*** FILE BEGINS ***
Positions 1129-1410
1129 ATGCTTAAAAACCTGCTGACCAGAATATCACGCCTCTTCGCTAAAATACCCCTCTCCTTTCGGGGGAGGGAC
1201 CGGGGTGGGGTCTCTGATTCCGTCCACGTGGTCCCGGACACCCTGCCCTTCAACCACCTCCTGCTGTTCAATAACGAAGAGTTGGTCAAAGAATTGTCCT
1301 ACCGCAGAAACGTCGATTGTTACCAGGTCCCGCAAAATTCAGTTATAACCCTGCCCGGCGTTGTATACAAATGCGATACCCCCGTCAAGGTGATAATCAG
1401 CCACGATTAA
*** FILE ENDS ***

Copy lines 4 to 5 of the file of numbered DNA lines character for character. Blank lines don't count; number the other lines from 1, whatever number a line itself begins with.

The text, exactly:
1301 ACCGCAGAAACGTCGATTGTTACCAGGTCCCGCAAAATTCAGTTATAACCCTGCCCGGCGTTGTATACAAATGCGATACCCCCGTCAAGGTGATAATCAG
1401 CCACGATTAA